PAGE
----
By Advocate.com Editors
Originally published on Advocate.com May 01 2003 12:00 AM ET
South African AIDS activists on Tuesday called off a civil disobedience campaign launched in late March to urge the government to begin providing anti-HIV medications to the nation's estimated 5 million HIV-positive residents, Agence France-Presse reports. The organizers of the campaign say they are meeting in May with government officials to try to formulate a widespread treatment program. Mark Heywood, spokesman for the Treatment Action Campaign, said TAC decided to suspend all public protests until the meeting, scheduled for May 17.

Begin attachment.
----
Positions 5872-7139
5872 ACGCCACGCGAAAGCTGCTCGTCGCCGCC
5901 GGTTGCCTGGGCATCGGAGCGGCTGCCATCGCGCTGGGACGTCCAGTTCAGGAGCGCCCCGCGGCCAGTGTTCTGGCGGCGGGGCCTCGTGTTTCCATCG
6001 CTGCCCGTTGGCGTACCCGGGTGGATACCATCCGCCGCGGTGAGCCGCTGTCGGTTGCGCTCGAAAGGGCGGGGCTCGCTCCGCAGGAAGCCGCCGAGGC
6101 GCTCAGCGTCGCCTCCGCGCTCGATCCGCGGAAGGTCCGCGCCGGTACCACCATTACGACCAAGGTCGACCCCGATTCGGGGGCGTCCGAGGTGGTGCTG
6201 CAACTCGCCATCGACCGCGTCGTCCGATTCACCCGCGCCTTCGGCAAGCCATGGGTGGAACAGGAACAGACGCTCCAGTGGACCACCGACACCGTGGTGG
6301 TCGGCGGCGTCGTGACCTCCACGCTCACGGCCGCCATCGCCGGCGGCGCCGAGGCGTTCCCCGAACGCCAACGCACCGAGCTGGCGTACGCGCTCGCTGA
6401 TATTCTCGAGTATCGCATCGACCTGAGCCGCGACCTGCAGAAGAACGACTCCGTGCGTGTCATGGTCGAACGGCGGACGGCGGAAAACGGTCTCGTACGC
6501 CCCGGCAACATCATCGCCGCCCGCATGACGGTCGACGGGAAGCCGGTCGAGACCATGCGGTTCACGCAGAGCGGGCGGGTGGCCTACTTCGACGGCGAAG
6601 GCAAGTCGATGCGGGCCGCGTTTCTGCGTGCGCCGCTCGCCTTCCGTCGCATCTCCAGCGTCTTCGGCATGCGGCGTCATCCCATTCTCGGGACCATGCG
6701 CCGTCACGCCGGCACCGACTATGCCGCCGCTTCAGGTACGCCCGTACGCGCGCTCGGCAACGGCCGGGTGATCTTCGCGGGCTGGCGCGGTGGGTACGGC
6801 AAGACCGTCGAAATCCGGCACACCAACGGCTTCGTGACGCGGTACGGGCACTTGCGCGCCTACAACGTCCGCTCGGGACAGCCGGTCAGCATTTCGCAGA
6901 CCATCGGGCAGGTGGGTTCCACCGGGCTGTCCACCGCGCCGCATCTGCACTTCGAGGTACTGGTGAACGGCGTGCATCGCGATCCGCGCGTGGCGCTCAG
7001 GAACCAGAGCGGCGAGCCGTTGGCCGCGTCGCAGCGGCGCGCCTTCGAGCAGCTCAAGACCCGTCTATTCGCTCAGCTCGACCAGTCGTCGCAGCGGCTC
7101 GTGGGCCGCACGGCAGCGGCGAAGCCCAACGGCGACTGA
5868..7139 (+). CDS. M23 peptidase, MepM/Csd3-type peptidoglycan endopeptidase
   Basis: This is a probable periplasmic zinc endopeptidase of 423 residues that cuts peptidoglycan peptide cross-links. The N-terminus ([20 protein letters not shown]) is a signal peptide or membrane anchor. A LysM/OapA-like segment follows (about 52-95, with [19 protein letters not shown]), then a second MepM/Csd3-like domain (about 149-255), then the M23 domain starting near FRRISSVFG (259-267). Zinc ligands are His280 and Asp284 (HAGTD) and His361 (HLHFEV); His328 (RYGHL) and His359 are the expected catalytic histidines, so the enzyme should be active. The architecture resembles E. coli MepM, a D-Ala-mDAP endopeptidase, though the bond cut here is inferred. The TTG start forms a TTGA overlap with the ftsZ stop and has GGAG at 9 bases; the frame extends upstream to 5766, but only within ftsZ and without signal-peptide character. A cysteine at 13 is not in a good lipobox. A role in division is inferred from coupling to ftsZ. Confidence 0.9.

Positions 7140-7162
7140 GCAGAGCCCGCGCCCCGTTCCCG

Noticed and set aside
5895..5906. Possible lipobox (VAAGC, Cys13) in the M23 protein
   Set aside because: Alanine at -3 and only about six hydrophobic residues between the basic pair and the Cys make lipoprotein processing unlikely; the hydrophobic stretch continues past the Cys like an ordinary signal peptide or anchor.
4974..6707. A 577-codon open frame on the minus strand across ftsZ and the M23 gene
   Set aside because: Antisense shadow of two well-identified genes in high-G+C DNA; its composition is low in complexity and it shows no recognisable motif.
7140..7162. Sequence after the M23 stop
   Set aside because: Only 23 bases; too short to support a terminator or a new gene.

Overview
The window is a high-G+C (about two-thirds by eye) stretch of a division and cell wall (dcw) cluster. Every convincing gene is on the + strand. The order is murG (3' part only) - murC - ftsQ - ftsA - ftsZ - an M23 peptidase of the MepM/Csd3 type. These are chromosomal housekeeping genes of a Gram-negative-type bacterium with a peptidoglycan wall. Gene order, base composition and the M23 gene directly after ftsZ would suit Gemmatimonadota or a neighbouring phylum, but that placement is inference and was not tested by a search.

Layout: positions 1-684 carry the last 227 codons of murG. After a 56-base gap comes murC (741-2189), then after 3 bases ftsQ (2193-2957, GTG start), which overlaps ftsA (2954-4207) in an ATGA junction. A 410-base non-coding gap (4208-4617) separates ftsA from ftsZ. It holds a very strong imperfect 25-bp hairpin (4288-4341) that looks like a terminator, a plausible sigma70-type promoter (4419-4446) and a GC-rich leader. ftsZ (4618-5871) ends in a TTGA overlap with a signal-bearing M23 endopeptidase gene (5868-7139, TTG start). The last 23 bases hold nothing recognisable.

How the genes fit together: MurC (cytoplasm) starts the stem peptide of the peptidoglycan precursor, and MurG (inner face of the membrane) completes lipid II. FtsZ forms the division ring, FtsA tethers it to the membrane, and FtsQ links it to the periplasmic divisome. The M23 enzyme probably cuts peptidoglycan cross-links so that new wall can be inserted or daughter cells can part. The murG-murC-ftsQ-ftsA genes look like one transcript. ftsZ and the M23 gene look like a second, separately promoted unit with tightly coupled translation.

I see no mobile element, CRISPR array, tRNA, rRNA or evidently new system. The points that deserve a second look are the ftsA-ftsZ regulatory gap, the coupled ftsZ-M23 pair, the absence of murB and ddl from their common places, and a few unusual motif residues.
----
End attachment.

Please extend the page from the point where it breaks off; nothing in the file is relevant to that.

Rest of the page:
"We have decided to suspend our civil disobedience campaign in the interest of ensuring the fullest opportunity for government to prove its good faith and to demonstrate that the TAC's campaign was about saving lives," Heywood said.
The civil disobedience campaign included activists leveling homicide charges against health minister Manto Tshabalala-Msimang and trade minister Alec Erwin. The charges claimed that the ministers were causing 600 deaths per day by not providing anti-HIV medications to the country's AIDS sufferers. South Africa has the largest number of HIV-positive people in the world. More than 360,000 people died of AIDS-related complications in South Africa in 2001.